Yahoo Winds Down GeoCities. (Waitaminnit, GeoCities Still Exists?)

By  |  Thursday, April 23, 2009 at 1:48 pm

GeoCities LogoBack in the mid-to-late 1990s, build-your-own-Website services like GeoCities were the easiest way for folks without much technical expertise to get content onto the Web. So it wasn’t an utter act of insanity when Yahoo spent $3.57 billion to acquire GeoCities in 1999. Well, okay, the $3.57 billion part was irrational, but the world needed GeoCities.

By the turn of the millennium, though, GeoCities and its rivals started to be overshadowed by blogging–and today, it’s blogging services such as WordPress, Blogger, TypePad, and others that serve the purpose that GeoCities once did. I hadn’t given GeoCities much thought in years–until today, when I read on TechCrunch that Yahoo has stopped signing up new GeoCities members and will close the service altogether at some unspecified date later this year. Let’s hope that Yahoo does a better job of helping GeoCities users migrate to other options than AOL did when it shuttered its similar, similarly venerable AOL Hometown service last year–it gave users only a month’s warning, then purged their data and redirected their URLs to a terse blog post saying that Hometown was no more.

Yahoo’s GeoCities FAQ on the closure says that the service is going away “as we focus on helping our customers explore and build new relationships online in other ways.” Which is a vague way of saying “GeoCities is no longer a priority for us.” Presumably it’s part of Yahoo’s ongoing housecleaning, elimination of redundant services (it also offers Yahoo Web Hosting), and focus on core offerings with a high potential for profit.

There’s probably some alternate universe where GeoCities changed with the times and stayed popular, but it felt a tad dinosaurish even back when Yahoo bought it, thanks to a weird “homesteading” system that forced users to choose a neighborhood and street for their site, and annoyances such as a GeoCities logo that stayed on the screen even when you scrolled down on the page. On the other hand, a bunch of its 1990s competitors have managed to stick around–Homestead (now owned by Intuit and focused on small businesses), Tripod, and FortuneCity. Wonder if any of them will make a concerted effort to welcome the GeoCities residents who Yahoo is evicting?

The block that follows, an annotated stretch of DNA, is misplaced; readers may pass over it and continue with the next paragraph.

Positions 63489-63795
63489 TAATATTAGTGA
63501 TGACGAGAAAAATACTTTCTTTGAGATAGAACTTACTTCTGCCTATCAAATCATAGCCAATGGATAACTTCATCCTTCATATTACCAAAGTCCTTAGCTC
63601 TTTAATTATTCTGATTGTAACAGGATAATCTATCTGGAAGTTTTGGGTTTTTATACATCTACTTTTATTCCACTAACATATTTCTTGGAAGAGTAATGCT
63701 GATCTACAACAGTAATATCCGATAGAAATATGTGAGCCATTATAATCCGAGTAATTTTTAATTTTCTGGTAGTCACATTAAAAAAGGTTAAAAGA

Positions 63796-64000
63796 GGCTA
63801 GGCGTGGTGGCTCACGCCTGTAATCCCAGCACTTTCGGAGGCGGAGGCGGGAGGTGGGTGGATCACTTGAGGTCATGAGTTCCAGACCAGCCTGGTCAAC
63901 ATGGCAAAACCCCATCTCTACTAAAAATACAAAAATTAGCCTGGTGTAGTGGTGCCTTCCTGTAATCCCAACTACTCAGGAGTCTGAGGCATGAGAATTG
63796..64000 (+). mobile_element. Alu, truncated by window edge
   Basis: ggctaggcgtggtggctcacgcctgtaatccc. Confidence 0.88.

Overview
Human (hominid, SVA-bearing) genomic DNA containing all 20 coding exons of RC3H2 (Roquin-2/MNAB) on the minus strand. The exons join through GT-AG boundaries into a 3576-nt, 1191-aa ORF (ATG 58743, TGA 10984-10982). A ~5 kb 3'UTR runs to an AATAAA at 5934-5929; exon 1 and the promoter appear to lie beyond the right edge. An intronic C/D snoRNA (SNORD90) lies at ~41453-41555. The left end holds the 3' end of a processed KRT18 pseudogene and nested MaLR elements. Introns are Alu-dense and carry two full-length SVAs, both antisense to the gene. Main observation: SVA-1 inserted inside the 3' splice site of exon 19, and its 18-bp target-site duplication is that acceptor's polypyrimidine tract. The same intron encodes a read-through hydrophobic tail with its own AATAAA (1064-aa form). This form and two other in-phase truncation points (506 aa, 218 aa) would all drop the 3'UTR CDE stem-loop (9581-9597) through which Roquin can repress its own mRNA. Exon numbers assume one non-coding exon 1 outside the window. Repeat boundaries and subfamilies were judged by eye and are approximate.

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14 Comments For This Post

  1. Ed Oswald Says:

    I’m kind of sad. My first real homepage was on geocities. Anyone remember those godawful long URLS? :P

  2. Dave Mackey Says:

    And all the geeky “neighborhood” names!

  3. Jared Newman Says:

    Mine too, Ed. I can’t even remember my city and street name now. *sniff*

  4. Cindy Osborne Says:

    Well crap! I’ve got images stored under several yahoo screen names and linked to a number of blogs and websites…
    This is going to be a fun needle in a haystack search..

  5. Matthias Says:

    My first sites were all on geocities. I actually still have one up – it comforts me to know that it’s still out there. Time travel with me back to 2001: http://www.geocities.com/calm7boardwear

  6. Marc Says:

    I guess it demonstrates how the internet has changed so much within the last decade. Back in 1998, the majority of those using the web had an interest in technology – they were early adopters. Seeing a web page from Microsoft, or CNN, and being able to have your own page up there on an even footing was a revelation. It was considered part and parcel that you would learn something about how the web worked, a bit of HTML here, the odd FTP upload and guestbook CGI script there.

    Then in around 2002/2003, everyone else seemed to get online. After the hype of the dot com boom, the web was no longer a place just for early adapters. Blogs, (basically automated web sites) popped up. The content began to be shaped by the limitations of the web site’s automated script. “It puts a date by everything I enter… oh it must be an online diary, I’d better write what I’ve been doing today”
    And it’s these recent adopters who now have the obsession with Twitter and FaceBook. They haven’t yet seen it all before, they don’t know what IRC, Usenet or BBS are. For all its bad points (textured backgrounds, tags and embedded MIDIs), at least Geocities educated their users about the web along the way. While the likes of MySpace and WordPress have made putting content online more accessible, they’ve also “dumbed-down” the process, which was inevitable I guess.

    So while I won’t miss Geocities, I will miss some of the web sites it hosts. There are numerous long-abandoned fan sites for The X-Files I’ll read once in a while to see someone’s opinion on an episode after watching an episode on DVD. It would be a shame for them to just disappear.
    I built my first web site with Geocities! I now work as a web programmer. How many FaceBook profiles do you think will sow the seeds of a career?

  7. Matt Says:

    And there was much rejoicing!

  8. Fazli S Says:

    ohh.. sad to here this…
    my first site host here :(

  9. Sam Says:

    I thought they were dead wayyyy before that

  10. Direct Says:

    Geo-who?

  11. That Free TV Site Says:

    Geo sites lol…That was a while ago….doesnt seem like it but yup

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